How will you make the world a better place? #yourEDUstory 2
This prompt really threw me. I didn’t want to say something that didn’t ring my own bell. I used to have a philosophy toward lighting a fire within students, especially for the battered world of math. I wanted to have students of all ages look at math and say something else besides, “Yeah, that’s really not my thing.”
I needed something more specific than this. It’s hard for me to define my own place in making the world a better place so I had a conversation with my wife.
“What is it that I do. I know I can rock the classroom. I know I can help other teachers. I feel comfortable with tech and current trends… but so does everyone else I associate with in the #MTBoS.”
“You see things differently than others. People don’t think like you do. You think in pictures. You see connections others wouldn’t naturally see”
This got me thinking…in pictures.
First I saw something like this:
I feel like people often find themselves on one side or the other of this bridge. I’m one of those weird ones that hangs out all over the place. I started putting myself into different places within the picture, with wide and narrow fields of view.
The near sided people see a clear local area, but can’t always see another perspective that’s further away. As long as the far side is ignored, we might as well call it a clear, sunny day. This is almost like a naive clarity.
The far sided people are deep in the fog, and have an even more limited view of things, let alone anything off in the distance. The whole world seems foggy for all they know. Foggy visions may actually be the comfort, with too much clarity causing more of an overwhelming experience.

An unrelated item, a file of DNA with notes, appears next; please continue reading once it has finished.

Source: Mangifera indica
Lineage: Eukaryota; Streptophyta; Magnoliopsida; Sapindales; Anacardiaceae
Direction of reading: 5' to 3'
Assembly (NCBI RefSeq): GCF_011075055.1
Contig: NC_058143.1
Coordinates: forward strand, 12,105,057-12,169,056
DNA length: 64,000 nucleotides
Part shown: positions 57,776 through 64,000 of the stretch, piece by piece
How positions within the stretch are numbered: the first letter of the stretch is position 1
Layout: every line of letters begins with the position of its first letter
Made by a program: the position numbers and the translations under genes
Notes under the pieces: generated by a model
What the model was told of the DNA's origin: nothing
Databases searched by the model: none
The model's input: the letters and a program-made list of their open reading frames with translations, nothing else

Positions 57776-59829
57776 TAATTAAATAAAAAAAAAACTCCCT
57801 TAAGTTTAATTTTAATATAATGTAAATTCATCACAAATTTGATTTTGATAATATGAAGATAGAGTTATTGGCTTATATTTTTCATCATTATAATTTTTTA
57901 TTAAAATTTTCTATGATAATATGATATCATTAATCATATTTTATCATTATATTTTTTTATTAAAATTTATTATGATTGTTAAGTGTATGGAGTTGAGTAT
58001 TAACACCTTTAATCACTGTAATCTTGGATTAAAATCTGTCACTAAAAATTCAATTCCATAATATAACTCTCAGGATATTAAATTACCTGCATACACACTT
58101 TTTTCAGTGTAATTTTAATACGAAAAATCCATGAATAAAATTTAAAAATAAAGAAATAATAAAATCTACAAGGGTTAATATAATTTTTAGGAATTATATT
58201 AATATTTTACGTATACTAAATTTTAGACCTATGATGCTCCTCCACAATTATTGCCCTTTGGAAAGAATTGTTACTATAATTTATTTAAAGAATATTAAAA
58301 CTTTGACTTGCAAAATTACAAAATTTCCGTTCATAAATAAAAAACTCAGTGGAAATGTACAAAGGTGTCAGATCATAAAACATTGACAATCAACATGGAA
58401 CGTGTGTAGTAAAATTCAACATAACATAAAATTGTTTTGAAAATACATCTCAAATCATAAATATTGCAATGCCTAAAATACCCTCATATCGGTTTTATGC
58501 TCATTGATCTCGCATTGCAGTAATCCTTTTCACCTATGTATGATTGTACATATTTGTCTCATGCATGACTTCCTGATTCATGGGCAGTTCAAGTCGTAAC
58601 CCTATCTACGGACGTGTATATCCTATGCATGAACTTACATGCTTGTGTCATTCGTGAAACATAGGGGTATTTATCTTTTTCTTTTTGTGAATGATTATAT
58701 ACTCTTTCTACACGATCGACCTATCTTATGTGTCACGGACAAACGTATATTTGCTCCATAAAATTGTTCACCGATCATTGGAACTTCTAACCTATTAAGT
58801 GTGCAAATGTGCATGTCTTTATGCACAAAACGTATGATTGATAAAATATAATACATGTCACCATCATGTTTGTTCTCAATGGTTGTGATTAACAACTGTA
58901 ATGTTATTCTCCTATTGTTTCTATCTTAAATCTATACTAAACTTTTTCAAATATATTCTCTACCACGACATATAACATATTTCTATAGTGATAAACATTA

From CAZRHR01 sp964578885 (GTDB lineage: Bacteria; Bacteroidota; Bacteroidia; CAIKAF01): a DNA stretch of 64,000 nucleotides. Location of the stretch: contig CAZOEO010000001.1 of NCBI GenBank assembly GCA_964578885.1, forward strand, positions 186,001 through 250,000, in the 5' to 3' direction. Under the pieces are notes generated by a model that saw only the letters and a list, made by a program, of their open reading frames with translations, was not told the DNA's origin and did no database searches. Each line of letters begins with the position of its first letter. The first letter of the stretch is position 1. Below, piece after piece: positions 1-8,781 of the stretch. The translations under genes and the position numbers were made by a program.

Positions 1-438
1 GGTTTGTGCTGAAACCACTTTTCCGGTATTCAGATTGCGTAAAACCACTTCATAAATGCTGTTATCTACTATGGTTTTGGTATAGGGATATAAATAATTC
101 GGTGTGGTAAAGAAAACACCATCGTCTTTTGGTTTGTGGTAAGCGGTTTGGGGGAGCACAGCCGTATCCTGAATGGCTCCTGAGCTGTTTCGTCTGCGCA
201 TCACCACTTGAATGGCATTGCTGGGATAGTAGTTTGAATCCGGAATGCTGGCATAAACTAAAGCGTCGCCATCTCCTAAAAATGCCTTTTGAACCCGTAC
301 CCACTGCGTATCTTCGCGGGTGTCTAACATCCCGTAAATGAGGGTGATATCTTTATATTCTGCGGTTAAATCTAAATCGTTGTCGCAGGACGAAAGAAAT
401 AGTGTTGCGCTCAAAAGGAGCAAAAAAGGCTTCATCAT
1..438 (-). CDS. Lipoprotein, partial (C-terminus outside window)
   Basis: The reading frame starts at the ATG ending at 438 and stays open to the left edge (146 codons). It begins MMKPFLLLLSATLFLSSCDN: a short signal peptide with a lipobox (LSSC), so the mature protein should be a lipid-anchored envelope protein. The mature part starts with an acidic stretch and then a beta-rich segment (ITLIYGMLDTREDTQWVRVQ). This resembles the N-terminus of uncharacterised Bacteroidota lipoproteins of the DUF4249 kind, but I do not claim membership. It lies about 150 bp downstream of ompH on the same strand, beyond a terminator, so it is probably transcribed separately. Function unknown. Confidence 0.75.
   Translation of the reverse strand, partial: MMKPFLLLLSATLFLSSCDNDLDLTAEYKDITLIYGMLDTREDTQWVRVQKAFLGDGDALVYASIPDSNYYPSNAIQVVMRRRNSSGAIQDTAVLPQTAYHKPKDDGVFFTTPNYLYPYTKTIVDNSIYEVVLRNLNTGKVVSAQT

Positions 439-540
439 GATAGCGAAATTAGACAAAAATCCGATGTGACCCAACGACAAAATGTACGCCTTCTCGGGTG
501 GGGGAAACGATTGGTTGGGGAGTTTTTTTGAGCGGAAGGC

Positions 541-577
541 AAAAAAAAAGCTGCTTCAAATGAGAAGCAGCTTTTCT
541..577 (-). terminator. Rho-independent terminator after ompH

My wife alluded to how I see things from multiple angles, and I’m often looking for the connecting structures between different sides. I attribute most of this skill to growing up in a family with unique personalities, each with a separate style of communication.
When I look at this bridge I don’t usually see the fog, but more often I project what’s beneath the layers of fog. When I think about the world and all its different people, with all the different perspectives, I have to remind myself to keep looking for such underlying structure.
What does this look like?
In the classroom this could be one student not seeing how another understood a concept differently (or how another student doesn’t understand something that seems so clear to them). This was my strength in the classroom; making connections between the students toward perspective(s) that we could share. In leading small group PLCs within the department I helped multiple voices find their place while still maintaining a common vision that puts the students first.
Now that I’m working with teachers across the district as a TOSA, and interacting with more and more people online through blogs and twitter, these connections are growing like fractals.
This idea of making connections for a wider interconnected view has been my vision for transformulas.org for visual understandings in math. Now I want to add that as a part of the vision for this site too.
As I interact with more people and more perspectives, I want to think about making connections. I want to help everyone see the interconnected structures through the fog.
Cue the cliche/abstract conclusion:
A better world is one where we can appreciate one another’s perspectives, find common structures, and learn more in the process of connections. I want to make that happen.